The Dauntless Astronomy
A Short Address
“Many shall investigate, and knowledge shall increase.”
June 4th, 1894
Ladies and Gentlemen,
Truth is great and must prevail, so that all who are taught, led, or persuaded to contend for the impossible, must sooner or later knuckle down to the possible, tha inevitable, and the true. Man’s
nature, since the fall, is so constituted that imposture has more hold on his intellectual faculties than truth ; and that which is false can attain much more ready and universal acceptance than th it which is true.
It has been thus with modern astronomy, which is considered by all the educated and learned, to be such a certain, settled and intellectual science, that they are disgusted with the least hint that this boasted science is founded on a scanty and baseless foundation; but the truth will out, and if any man wishes to be wise, even in the things of this world, he must be willing to commence fool, that he may be wise. Prince Bismarck said, “I have always endeavoured to learn new things, and when I have had, as a consequence, to correct an earlier opinion, I have done it at once, and I am very proud to have done so. A Portsmouth tradesman, said, when spoken to on the subject of astronomy, “I am quite satisfied about it, and if I am wrong, I have no desire to be put right.” An American writer says, “ The man who does not care to learn if his decision is right or wrong, is not half a man.” This is a lamentable state of mind on any matter, but on the subject ot astronomy is very inconsiderate.
Suppose Dr. Cousins, for instance, were to tell you that your heart was the breathing apparatus of your system, and the lungs, the organ that propelled the blood through your veins, you would think he was a long way from being a Portsmith physician; and rightly too, for no medical man could understand the human frame if his knowledge of physiology held such a baseless theory. It is precisely the same with the science of astronomy; no astronomer can be correct with the science, unless he understands fully the relative and active positions of the sun and the earth; the sun being the anima mundia, the soul and heart of the universe. It matters not how many lines, angles, pretty wheels, and cat sticks they may draw, nor how wonderfully they may seem to magnify, calculate and exaggerate the distances and magnitudes of the heavenly bodies; if they reckon on a revolving earth, and simply a staring sun, all is wrong. They make their boasted knowledge the mere tool of astonishing, not the natural or sublime science of astronomy.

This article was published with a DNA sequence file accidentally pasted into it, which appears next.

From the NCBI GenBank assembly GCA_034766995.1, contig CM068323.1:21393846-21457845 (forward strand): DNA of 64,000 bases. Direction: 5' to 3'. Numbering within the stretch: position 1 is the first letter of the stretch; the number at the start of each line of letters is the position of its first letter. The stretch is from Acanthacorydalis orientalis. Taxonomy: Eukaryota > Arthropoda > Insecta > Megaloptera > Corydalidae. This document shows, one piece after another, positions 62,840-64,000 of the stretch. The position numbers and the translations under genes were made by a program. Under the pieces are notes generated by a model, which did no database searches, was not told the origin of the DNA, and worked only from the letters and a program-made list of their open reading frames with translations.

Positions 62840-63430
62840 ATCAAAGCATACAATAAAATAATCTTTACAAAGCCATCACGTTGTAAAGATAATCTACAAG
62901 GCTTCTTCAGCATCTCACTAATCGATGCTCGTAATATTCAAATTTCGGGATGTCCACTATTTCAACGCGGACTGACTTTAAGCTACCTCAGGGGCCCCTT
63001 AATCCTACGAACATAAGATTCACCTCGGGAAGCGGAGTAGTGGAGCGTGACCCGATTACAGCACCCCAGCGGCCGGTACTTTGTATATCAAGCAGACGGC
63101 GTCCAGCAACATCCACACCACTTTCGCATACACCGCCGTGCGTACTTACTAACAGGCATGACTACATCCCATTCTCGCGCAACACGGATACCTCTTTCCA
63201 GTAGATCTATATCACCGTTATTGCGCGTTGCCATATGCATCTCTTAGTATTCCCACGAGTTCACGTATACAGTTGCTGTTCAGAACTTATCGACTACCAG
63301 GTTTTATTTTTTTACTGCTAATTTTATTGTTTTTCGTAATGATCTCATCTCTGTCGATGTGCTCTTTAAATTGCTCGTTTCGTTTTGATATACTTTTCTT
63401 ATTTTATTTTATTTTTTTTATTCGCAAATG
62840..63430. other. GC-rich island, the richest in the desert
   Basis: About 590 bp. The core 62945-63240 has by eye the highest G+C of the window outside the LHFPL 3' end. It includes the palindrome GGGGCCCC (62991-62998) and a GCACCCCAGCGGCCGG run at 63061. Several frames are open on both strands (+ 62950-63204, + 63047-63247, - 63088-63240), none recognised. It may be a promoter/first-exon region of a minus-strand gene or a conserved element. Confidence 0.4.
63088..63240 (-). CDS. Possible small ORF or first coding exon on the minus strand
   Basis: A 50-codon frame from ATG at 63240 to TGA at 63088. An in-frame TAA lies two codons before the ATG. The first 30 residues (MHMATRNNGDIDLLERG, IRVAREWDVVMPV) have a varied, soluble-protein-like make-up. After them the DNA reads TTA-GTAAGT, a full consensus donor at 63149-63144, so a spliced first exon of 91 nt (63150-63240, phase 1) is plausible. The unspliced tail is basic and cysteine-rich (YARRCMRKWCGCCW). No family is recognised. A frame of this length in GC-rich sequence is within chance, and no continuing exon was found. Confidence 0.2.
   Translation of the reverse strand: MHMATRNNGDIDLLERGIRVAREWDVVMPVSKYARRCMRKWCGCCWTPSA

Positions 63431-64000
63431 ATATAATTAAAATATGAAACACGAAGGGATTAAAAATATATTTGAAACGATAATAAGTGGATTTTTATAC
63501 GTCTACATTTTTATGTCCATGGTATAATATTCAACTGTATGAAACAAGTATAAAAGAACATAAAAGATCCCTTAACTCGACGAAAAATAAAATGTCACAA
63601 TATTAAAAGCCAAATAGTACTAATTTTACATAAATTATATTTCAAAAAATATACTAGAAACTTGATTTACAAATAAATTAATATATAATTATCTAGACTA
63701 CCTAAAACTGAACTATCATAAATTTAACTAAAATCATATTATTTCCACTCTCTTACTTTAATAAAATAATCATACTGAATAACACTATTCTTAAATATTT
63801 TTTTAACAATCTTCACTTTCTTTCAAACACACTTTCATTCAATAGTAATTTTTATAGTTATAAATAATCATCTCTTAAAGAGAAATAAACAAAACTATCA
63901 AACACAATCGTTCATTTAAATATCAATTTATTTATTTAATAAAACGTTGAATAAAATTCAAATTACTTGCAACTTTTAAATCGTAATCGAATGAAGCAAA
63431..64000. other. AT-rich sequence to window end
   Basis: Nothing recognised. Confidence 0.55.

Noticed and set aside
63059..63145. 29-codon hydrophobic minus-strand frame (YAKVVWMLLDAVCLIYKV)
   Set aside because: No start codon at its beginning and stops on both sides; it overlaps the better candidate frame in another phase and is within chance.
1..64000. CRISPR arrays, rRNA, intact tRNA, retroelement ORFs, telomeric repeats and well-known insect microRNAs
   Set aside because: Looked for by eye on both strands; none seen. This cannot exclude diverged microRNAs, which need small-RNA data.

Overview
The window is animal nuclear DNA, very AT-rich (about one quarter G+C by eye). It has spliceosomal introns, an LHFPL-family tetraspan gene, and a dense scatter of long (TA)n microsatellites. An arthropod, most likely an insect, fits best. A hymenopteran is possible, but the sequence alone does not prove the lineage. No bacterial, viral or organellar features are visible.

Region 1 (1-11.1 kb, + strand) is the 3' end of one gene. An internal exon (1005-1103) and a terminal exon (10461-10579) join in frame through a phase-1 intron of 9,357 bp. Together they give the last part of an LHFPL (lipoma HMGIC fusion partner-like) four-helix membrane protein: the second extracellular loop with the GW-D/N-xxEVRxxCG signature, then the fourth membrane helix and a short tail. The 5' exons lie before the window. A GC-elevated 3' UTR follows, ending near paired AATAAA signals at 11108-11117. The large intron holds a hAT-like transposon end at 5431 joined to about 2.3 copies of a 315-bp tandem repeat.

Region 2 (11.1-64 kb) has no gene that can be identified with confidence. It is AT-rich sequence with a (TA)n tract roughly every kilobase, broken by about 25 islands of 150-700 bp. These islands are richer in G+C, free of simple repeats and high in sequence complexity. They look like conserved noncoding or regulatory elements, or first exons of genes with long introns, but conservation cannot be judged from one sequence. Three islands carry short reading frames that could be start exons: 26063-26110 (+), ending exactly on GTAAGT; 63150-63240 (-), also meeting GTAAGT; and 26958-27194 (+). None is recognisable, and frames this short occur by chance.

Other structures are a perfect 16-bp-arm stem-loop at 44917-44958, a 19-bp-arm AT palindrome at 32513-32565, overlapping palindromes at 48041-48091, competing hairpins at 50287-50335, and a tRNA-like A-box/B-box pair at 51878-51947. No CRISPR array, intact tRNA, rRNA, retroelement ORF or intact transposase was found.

Much will be the surprise to most readers to learn that all modern measurements of the heavenly bodies, is based upon the results of experiments, that really mean the peculiar position, and toss up a halfpenny. Mr. Richard Proctor – the great modern astronomer, tells us, “Anyone can tell how many times its own diameter the sun is removed from us. Take a circular disc an inch in diameter, and halfpenny for instance, and see how far it must be placed to exactly hid the sun, the distance will be found to be rather more than 107 inches, so that the sun like the halfpenny which hides his face, must be rather more than 107 its own diameter from us; so that the supposed distance of 95,000,000 miles rests, probatum est, upon the peculiar position of one halfpenny. Whatever the halfpenny should happen to reveal, that decides and regulates the magnitudes, distances and calculations of all the rest of the heavenly bodies, ad infinitum, to the world’s end. For he says, “We are constituted as to seek after knowledge; and knowledge about the celestial orbs is interesting to us, quite apart from the use of such knowledge in navigation and surveying.
It is easy to show that the determination of the sun’s distance is a matter full of interest, for on our estimate of the sun’s distance, depend our ideas as to the scale, not only of the solar system, but the whole visible universe. The size of the sun, its neaps, and therefore its might, the scale of those wonderful operations which we know to be taking place upon, within, and around the sun, all these revelations, as well as our estimate of the earth’s relations and importance in the solar system, depend absolutely and directly on the estimate we form of the sun’s distance. Such being the case, this being in point of fact the cardinal problem of dimensional astronomy, it cannot but be thought that, great as were the trouble and expense – sometimes reaching a quarter of a million of money – of the expeditions sent out to observe the transit of Venus of 1874, they were devoted to an altogether worthy cause.